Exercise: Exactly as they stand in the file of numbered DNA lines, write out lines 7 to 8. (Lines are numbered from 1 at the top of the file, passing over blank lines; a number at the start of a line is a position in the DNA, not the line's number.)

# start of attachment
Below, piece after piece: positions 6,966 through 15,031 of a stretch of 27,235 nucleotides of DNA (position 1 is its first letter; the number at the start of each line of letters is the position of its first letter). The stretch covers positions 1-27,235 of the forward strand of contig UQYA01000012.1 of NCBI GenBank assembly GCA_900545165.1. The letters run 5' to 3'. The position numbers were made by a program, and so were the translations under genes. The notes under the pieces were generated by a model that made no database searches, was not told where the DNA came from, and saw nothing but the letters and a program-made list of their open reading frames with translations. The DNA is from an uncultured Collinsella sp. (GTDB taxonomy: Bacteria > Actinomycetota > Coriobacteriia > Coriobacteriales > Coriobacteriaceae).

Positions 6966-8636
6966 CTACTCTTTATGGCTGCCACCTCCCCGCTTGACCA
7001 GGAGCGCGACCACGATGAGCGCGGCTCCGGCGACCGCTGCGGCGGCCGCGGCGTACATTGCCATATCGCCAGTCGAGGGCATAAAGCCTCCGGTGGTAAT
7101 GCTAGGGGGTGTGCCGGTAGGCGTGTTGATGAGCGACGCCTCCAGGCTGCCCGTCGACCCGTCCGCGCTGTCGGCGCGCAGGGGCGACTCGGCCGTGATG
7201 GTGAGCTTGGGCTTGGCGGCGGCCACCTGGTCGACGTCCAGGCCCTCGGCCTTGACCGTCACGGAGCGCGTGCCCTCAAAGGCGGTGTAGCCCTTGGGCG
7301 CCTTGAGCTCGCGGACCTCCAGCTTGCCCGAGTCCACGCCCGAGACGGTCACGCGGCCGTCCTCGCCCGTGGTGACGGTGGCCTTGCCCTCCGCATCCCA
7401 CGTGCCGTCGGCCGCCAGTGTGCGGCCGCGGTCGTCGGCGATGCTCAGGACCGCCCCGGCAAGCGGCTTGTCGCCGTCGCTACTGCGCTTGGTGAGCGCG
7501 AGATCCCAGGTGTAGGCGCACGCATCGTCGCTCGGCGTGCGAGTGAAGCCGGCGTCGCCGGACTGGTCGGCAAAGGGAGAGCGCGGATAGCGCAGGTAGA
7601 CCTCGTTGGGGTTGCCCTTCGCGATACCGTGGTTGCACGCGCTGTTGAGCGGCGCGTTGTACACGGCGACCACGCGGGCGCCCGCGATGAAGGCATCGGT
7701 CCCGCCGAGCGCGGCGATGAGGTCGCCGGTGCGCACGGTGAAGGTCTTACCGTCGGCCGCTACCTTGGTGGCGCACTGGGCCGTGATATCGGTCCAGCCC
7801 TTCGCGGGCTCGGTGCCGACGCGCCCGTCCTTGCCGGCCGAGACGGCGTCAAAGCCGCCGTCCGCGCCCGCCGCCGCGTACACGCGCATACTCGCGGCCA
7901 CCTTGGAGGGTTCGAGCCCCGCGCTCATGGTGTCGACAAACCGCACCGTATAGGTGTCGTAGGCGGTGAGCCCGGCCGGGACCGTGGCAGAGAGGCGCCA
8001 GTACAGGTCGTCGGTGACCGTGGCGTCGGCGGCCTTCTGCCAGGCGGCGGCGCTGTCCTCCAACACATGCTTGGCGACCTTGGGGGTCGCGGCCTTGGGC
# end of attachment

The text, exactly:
7301 CCTTGAGCTCGCGGACCTCCAGCTTGCCCGAGTCCACGCCCGAGACGGTCACGCGGCCGTCCTCGCCCGTGGTGACGGTGGCCTTGCCCTCCGCATCCCA
7401 CGTGCCGTCGGCCGCCAGTGTGCGGCCGCGGTCGTCGGCGATGCTCAGGACCGCCCCGGCAAGCGGCTTGTCGCCGTCGCTACTGCGCTTGGTGAGCGCG